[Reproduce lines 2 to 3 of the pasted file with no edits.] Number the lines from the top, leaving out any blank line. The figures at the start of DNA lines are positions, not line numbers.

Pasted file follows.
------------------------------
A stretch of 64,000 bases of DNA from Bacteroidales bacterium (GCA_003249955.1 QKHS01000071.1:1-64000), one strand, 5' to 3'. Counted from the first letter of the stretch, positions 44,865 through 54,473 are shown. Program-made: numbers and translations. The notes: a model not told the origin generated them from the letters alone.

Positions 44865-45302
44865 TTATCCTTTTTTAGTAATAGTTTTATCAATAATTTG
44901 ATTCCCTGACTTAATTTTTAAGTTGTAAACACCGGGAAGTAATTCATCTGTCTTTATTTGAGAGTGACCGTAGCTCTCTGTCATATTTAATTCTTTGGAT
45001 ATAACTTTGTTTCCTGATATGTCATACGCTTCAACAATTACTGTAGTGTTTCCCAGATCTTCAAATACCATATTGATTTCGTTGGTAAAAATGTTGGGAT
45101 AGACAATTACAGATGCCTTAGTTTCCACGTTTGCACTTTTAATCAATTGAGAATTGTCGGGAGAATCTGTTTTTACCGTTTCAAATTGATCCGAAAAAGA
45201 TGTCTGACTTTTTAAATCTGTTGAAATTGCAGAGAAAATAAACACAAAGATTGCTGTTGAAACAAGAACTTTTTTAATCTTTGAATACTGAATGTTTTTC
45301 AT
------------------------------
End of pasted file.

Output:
Positions 44865-45302
44865 TTATCCTTTTTTAGTAATAGTTTTATCAATAATTTG